Urban American Outdoors was invited to the Black History Month’s celebration honoring of the remaining Buffalo Soldiers at Fort Leavenworth, Kansas. The event took place Thursday, February 27, 2009 starting off with the National Anthem, followed by The Negro National Anthem and the reading of the Proclamation by President Barack Obama. The main guest of honor was Buffalo Soldier James Madison who had a long and distinguished career in the military. There were many in attendance who came to pay homage from the enlisted to officers, to young people, who for the first time got the opportunity to meet a real Buffalo Soldier. All came to give thanks to a fellow who had served his country well. Wayne Hubbard said, “I was very happy to meet the Buffalo Soldiers and some of our military men and women who serve and protect us .
The history of the Buffalo Soldiers began in 1866 after the Civil War with an act of Congress which authorized the creation of six all African American Army units. These units were the 9th, 10th, 38th, 39th, 40th and 41st infantry regiments. Later four of the regiments were merged into the 24th and 25th infantries. Even though African Americans had fought in past military battles, these men were the first Black professional soldiers who were formed during peacetime and may even be considered the original homeland security. These soldiers came from various backgrounds. Some were former slaves, some were freemen, and others were soldiers from the Civil war. They were considered to be some of the most impressive regiments of their time.
Their mission was to escort and protect settlers, cattle herds, and railroad crews. They fought Mexican revolutionaries, outlaws, rustlers and comercheros. Many times when people were looking for the Calvary to help or rescue them it was the Buffalo Soldiers who would show up. Often in History books in the telling of the westward expansion, stories about the experience of the African American were excluded. The Buffalo Soldier assignments were often in the areas of the harshest and most desolate areas of uncharted places. They had to explore and map the Southwest and establish future towns and outposts. These soldiers fought over 117 engagements during the Indian Wars and were so unstoppable; the Cheyenne warriors actually gave the men the name “Wild Buffalo” out of respect of their fierce and brave combat ability. The name became a name of honor and was used for all the African American Soldiers in those regiments.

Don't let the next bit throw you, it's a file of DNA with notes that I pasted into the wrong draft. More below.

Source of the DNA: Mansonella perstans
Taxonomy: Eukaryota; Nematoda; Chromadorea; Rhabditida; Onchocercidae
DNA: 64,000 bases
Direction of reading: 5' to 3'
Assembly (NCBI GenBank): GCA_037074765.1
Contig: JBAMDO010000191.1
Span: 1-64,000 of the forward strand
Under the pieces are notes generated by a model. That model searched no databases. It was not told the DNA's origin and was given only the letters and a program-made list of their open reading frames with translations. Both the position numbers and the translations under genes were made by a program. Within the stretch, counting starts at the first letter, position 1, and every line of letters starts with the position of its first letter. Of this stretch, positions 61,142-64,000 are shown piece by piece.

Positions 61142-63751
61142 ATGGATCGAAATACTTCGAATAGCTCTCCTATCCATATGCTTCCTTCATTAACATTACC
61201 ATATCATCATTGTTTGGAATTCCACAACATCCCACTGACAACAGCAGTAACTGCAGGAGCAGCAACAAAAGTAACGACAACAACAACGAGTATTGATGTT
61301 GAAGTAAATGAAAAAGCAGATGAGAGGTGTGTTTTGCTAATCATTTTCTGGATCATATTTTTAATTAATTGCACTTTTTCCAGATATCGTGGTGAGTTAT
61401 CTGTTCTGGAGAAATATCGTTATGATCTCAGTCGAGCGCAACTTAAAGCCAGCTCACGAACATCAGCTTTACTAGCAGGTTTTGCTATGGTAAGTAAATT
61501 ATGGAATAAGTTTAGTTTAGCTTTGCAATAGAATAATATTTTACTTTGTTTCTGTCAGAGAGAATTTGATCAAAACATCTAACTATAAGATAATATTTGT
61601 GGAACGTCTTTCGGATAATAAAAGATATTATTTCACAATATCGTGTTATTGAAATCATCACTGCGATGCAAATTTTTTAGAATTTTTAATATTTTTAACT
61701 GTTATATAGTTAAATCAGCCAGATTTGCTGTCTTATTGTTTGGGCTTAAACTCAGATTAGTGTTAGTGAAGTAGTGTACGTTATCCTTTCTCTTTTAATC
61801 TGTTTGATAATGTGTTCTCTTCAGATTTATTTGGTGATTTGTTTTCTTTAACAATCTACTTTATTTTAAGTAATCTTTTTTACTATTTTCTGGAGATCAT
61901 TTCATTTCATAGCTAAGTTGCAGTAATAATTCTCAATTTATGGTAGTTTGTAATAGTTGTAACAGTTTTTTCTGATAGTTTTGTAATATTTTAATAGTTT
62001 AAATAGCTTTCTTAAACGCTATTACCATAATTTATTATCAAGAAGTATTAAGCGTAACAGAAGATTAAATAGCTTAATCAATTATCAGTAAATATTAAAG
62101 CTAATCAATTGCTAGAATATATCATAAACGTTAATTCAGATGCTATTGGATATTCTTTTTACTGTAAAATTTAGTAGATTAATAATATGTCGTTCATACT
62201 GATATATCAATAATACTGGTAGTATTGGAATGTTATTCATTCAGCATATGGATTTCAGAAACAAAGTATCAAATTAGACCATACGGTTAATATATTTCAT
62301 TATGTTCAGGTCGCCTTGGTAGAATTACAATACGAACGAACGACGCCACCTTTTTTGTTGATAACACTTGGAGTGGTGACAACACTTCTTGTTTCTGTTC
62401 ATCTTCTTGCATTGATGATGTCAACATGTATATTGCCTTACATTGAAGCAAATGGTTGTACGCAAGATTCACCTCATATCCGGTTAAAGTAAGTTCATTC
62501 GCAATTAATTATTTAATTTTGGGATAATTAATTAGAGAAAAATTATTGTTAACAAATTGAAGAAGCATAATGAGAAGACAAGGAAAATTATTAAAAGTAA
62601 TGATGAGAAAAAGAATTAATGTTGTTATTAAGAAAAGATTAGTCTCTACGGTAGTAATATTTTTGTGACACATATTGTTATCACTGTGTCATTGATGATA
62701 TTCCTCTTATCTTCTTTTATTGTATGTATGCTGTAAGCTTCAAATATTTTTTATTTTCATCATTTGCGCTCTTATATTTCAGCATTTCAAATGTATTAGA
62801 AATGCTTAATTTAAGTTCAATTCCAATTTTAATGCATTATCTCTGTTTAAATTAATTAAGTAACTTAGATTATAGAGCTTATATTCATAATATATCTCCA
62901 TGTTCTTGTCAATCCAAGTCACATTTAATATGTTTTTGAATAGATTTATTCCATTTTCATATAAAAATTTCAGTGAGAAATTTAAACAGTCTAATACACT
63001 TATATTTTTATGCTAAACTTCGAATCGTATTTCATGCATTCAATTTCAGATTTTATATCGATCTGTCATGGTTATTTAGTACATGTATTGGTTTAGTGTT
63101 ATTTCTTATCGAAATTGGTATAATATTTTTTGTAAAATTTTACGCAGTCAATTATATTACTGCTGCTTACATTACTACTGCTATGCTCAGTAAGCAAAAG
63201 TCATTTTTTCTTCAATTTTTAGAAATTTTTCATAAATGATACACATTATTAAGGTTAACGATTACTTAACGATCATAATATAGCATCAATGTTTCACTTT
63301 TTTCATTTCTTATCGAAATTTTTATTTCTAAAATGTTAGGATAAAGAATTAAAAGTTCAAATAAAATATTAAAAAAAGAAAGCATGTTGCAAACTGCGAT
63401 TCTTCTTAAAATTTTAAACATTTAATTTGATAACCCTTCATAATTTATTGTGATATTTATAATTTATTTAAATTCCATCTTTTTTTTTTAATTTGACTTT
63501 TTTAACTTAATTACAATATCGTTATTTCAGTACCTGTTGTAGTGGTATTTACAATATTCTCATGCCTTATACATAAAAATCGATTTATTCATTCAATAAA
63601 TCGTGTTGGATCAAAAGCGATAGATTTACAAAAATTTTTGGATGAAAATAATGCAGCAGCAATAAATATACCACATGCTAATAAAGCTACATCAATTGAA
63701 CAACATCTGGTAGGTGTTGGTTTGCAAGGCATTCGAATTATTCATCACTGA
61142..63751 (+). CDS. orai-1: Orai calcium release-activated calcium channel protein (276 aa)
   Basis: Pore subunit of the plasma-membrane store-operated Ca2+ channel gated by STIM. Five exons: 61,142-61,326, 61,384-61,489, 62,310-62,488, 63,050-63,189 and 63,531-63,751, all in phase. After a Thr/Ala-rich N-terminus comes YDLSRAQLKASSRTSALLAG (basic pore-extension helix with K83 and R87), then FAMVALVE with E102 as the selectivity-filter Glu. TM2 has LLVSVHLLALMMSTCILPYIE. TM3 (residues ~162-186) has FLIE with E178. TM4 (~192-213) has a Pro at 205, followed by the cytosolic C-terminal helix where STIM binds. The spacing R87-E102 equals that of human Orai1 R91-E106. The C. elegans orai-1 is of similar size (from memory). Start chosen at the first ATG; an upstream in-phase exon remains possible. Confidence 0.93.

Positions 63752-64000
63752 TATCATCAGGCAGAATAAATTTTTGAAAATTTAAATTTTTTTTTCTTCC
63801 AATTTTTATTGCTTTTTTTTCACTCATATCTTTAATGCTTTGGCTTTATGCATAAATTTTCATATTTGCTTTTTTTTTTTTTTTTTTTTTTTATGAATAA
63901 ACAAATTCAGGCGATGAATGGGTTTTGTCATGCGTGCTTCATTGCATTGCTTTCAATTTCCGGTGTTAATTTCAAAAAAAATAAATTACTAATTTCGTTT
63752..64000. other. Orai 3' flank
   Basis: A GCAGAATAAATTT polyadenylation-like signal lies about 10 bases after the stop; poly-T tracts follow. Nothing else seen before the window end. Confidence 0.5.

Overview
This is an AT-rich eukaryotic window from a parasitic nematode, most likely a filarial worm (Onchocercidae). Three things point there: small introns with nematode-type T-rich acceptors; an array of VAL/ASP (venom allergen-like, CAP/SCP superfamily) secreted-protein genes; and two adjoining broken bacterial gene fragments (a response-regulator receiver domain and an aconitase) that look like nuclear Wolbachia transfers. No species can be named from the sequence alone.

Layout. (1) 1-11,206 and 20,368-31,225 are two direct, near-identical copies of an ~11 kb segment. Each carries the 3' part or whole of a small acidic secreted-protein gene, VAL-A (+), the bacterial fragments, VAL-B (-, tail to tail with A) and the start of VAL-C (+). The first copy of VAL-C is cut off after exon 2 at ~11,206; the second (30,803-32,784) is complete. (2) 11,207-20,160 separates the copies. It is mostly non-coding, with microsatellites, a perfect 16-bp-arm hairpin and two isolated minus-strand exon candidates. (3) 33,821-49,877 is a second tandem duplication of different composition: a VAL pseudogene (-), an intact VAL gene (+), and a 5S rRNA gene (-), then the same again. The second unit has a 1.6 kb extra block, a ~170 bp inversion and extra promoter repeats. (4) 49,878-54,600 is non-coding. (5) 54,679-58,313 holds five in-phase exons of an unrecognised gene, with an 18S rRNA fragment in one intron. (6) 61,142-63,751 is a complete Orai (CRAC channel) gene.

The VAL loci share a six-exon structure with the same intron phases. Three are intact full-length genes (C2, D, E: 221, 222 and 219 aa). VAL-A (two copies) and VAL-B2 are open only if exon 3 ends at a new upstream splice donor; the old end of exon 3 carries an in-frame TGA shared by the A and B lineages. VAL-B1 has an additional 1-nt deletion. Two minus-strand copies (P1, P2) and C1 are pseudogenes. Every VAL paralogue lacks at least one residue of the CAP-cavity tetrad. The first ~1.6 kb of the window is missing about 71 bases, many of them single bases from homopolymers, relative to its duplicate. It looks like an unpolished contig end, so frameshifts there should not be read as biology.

The Buffalo Soldiers fought in many other campaigns’ such as the Spanish American War, the Philippine Insurrection, the Mexican Expedition, World War I and World War II. The Buffalo Soldier Monument in Fort Leavenworth Kansas was dedicated by General Colin L. Powell. The Buffalo Soldiers were defenders of our nation from 1866 to 1945 and today their numbers are dwindling so it is an honor to give honor to these great men.